Points East

By Comer, Brooke | American Cinematographer, December 1993 | Go to article overview

Points East


Comer, Brooke, American Cinematographer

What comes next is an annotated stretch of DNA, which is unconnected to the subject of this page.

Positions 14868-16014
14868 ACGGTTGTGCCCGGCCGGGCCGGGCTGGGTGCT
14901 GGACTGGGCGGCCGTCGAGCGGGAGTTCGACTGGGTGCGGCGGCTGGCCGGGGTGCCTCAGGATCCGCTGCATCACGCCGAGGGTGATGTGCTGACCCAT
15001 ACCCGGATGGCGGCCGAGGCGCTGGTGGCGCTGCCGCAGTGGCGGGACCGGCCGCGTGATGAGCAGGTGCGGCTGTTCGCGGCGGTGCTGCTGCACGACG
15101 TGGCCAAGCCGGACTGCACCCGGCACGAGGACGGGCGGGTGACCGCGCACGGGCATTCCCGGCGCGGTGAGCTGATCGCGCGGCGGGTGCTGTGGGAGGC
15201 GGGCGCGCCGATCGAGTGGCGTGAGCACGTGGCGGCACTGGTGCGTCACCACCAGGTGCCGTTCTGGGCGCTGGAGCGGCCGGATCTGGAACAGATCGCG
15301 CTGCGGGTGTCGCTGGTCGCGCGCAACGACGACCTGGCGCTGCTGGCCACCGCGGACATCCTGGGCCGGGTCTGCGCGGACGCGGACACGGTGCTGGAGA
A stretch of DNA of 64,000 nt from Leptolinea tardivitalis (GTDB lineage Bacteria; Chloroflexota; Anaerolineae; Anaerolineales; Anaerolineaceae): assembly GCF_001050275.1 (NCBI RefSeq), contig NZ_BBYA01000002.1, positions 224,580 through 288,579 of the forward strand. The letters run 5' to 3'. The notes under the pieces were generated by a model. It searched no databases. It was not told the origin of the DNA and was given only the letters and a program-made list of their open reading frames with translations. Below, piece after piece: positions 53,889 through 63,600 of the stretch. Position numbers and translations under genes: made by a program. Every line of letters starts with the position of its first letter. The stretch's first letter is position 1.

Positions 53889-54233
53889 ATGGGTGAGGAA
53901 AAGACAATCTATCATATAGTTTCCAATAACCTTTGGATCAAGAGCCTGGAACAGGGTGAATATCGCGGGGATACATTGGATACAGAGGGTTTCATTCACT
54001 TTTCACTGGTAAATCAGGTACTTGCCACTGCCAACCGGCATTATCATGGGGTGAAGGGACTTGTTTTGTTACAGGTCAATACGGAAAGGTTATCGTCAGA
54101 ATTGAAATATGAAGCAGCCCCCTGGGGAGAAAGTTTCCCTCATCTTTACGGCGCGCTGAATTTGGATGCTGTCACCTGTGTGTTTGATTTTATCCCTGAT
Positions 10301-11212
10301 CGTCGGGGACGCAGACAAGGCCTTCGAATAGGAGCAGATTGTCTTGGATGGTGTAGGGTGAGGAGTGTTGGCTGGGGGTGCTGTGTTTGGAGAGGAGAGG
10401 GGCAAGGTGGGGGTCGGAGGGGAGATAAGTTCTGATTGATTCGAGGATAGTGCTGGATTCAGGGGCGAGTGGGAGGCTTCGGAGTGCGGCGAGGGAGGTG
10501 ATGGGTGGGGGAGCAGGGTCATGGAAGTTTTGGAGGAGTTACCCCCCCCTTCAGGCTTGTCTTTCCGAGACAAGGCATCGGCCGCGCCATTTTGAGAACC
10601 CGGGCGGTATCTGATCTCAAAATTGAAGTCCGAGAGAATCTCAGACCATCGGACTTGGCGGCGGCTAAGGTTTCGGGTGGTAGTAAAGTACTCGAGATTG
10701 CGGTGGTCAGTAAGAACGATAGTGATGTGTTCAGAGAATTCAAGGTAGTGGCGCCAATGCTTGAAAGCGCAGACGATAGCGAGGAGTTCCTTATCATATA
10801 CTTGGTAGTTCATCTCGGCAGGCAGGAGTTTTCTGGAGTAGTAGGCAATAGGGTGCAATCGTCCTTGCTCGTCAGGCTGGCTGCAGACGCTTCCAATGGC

The East Coast has yet to attract the plethora of television production that flourishes in Hollywood. But New York, home of Jim Henson Productions' largest office and the home base for Lancit Media, Scholastic Inc., and Children's Television Workshop, is without a doubt the kid's programming capital of the East. Manhattan production companies spawned CTW's Sesame Street, Lancit's Heading Rainbow, Henson's Muppets, and Scholastic's series for PBS. Smaller production houses, inspired by the success of these leaders, are now developing series, features and home videos for a youthful audience. * What makes New York uniquely appropriate for kid-oriented programming? Alex Rockwell, senior vice president of creative affairs at Jim Henson Productions, claims her company loves to shoot in New York "for practical reasons, which is why we have a strong production team, a stage, and an edit suite there." She also cites the New York talent pool of artists, writers and actors. From a financial perspective, it might be hard to understand how a dollar stretches further in New York. "You can be more flexible and inventive here, "explains Franklin Getchell, senior vice president of programming and production at Children's Television Workshop. "New Yorkers are a very resourceful bunch." * Henson Productions' ABC series CityKids is based on the actual New York City organization of the same name. Founder Laurie Meadof instigated CityKids so urban teens could bring their diverse experiences to the performing arts. Henson's live-action series "really taps into New York culture," Rockwell notes. "It's shot with real CityKids all around the city, which makes a wonderful backdrop." Getchell points out that "Not only have the outlets for children's programming increased with the advent of cable TV, but there's been a dramatic increase in the number of shows per outlet." Combined with the biggest baby boom since just after World War II, it means "more competition and more places to put our programming. What we're looking at now is a new and completely different landscape for kid's programming, partly because kids today have a greater awareness as an audience." Further, the FCC's revision of what constitutes educational programming "has had a direct impact on us," says Getchell. "As a result, more networks and syndicators are interested in educational programming, which is better for us." * Another educational show that relies on real kids in New York's strong multi-ethnic talent pool is CTW's Ghostwriter, which began airing a few years ago. The show is aimed at an audience just a tad older than the Sesame Street crowd, and uses real kids in a live-action setting with a mystery theme. "This was a new direction for us," says Getchell. CTW's previous series Square One focused on math, and 3-2-1 Contact! …

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